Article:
Fantasy sports: What is it, anyway?

Is the worst over for stocks?
Is the worst over for stocks?

Most people have heard of fantasy sports, and millions play it. But let's be honest: Odds are someone in the room with you right now has no idea what it really is or how it works.

Something about putting together virtual teams based on real players -- and then judging the performance of those fantasy teams based on how the real athletes do on the field?

Exactly.

It began as a fun game played among friends. But today it's a multi-billion dollar business that has a tremendous influence on real, live sports. Many of the same corporate interests involved in pro-sports have gotten on the fantasy bandwagon (Time Warner, which owns CNN, has invested in FanDuel one of the biggest fantasy sports companies).

Here's a breakdown for the uninitiated.

How does fantasy sports work?

Fans choose from real players in an online selection process, or a draft, to assemble a fantasy team. The players' real-game statistics are compiled and compared to see whose fantasy team has done the best.

Players track how their fantasy team is doing using various web sites or mobile apps. Some players join leagues with friends and compete against only people they know. Others join public leagues hosted by web sites and compete against strangers.

Who plays?

Some 56 million people play fantasy sports in North America. About 10 million of those players are teenagers. About 19% of adult men play fantasy sports, compared to 9% of of women, according to estimates STATS Inc.

And wealthier fans are more likely to play: 16% of people with incomes of $50,000 or more play fantasy sports, while only 10% of people who earn less than $50,000 participate.

A total of $18 billion is spent on fantasy sports annually. By comparison, $140 billion is wagered on real sports and $70 billion is spent in lotteries.

Is fantasy sports legal?

Yes. The Unlawful Internet Gambling Enforcement Act, which Congress passed in 2006, specifically says fantasy sports are allowed under federal law because they are classified as a game of skill rather than a game of chance. The only caveat is that players may not bet on the outcome of a single game or the performance of a single player.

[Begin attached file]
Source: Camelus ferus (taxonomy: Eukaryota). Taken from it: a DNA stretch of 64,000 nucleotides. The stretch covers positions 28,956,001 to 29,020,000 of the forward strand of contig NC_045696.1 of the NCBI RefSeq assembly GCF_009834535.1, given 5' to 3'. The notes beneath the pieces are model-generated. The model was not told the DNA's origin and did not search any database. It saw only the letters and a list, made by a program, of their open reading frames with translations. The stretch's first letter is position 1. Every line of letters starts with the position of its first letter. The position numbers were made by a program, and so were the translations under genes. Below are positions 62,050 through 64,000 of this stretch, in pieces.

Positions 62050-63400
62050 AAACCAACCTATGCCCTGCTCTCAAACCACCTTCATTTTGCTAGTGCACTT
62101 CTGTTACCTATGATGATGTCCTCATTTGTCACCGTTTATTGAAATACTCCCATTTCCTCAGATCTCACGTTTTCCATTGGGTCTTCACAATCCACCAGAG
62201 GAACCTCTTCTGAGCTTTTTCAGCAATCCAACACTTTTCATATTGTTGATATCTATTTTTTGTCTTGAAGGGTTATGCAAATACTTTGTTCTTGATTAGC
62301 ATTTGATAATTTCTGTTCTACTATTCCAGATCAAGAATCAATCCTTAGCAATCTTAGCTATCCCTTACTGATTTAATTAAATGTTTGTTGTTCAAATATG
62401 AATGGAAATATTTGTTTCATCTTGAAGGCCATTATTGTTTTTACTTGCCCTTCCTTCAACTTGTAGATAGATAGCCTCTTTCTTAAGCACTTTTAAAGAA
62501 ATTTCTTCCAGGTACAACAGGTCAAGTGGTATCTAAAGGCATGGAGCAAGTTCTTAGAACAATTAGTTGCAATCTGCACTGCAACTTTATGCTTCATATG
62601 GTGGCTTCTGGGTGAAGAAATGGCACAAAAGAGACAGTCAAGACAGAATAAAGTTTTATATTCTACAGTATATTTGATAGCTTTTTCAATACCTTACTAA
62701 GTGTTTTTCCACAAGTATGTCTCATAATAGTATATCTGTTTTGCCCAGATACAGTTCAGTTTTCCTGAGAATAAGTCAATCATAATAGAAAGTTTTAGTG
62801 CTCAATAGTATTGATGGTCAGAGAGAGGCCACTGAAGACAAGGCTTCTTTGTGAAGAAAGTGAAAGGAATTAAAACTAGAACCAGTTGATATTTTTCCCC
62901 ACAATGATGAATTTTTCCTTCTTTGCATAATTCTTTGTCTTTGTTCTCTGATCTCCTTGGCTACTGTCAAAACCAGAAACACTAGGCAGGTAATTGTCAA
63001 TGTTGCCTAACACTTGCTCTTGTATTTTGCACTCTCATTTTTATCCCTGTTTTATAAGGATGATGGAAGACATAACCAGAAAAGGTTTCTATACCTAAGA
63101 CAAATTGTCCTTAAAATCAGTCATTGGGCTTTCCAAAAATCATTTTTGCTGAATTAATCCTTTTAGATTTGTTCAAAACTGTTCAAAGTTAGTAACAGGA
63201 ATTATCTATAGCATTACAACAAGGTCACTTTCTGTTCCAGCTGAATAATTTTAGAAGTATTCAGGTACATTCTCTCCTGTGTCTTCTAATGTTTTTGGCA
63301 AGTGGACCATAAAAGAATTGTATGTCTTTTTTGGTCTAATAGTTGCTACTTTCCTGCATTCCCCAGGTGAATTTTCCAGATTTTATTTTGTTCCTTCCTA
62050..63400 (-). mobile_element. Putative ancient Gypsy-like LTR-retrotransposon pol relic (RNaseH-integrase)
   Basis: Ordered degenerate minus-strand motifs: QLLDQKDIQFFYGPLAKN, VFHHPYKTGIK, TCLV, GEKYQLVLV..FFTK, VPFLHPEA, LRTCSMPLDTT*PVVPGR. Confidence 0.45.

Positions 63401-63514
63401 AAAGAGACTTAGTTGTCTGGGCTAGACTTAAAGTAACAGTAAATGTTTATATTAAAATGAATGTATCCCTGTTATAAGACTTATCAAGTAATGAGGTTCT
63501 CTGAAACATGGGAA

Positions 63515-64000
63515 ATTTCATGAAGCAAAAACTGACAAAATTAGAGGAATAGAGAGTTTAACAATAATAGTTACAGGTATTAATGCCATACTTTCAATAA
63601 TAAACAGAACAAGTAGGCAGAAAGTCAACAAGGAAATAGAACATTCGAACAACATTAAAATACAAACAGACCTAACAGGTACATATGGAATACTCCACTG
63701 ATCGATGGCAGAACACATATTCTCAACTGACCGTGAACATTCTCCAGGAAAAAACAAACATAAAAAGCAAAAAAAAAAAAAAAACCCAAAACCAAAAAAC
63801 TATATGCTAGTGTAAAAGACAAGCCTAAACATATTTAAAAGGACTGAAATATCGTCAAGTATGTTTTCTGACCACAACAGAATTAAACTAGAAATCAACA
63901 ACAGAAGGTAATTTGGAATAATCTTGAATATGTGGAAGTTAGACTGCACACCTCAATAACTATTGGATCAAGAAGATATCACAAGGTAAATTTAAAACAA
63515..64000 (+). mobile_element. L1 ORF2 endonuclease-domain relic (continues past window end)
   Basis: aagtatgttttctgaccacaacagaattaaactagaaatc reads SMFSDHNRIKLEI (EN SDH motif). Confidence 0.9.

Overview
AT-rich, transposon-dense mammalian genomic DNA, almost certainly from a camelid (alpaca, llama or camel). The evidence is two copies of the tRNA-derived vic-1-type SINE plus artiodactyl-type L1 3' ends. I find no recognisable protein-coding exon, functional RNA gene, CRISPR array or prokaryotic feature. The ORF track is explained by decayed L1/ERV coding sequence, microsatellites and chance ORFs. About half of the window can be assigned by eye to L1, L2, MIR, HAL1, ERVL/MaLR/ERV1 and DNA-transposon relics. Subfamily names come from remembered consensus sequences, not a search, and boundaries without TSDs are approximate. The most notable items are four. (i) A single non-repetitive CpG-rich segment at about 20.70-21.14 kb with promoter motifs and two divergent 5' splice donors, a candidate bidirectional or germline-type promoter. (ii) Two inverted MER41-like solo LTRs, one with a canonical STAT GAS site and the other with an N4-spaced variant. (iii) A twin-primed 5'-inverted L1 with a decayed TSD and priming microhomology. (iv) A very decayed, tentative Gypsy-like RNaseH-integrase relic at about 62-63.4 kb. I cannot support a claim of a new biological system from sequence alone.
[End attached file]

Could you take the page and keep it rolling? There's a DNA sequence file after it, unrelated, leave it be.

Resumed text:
But fantasy sports are banned in five states -- Arizona, Iowa, Louisiana, Montana and Washington. The Fantasy Sports Trade Association is lobbying to change the laws in those states.

Are there regulations?

Right now there really is no government authority that oversees fantasy sports, the way gambling regulators oversee sports betting in Nevada.

The recent scandal involving DraftKings and FanDuel could bring calls for greater government oversight of the industry, if not calls for an outright ban.

How big a business is fantasy sports?

Big. Overall, the industry brings in about $1.5 billion a year in revenue. Most of that money comes from advertising on the sites. Sites such as DraftKings and FanDuel pay out more than 90% of the fees they collect as prize money in order to attract players to the game.

Many of the major media and Internet companies such as Disney's (DIS) ESPN unit, Yahoo (YHOO, Tech30) and CBS (CBS) have become major players in the business.

DraftKings and FanDuel have each raised about $300 million from investors and have valuations in the billions. Their investors include sports leagues such as Major League Baseball, the National Basketball Association and the National Hockey League, as well as owners of several NFL and NBA teams.

What is the fastest growing part of fantasy sports?

DraftKings and FanDuel have grown rapidly by offering so-called daily games, where players pick a team for only one day, or in the case of football, one week.

Traditionally, fantasy sports leagues competed over the same period of time as the real sports league that they tracked. But these leagues can be time consuming to play.

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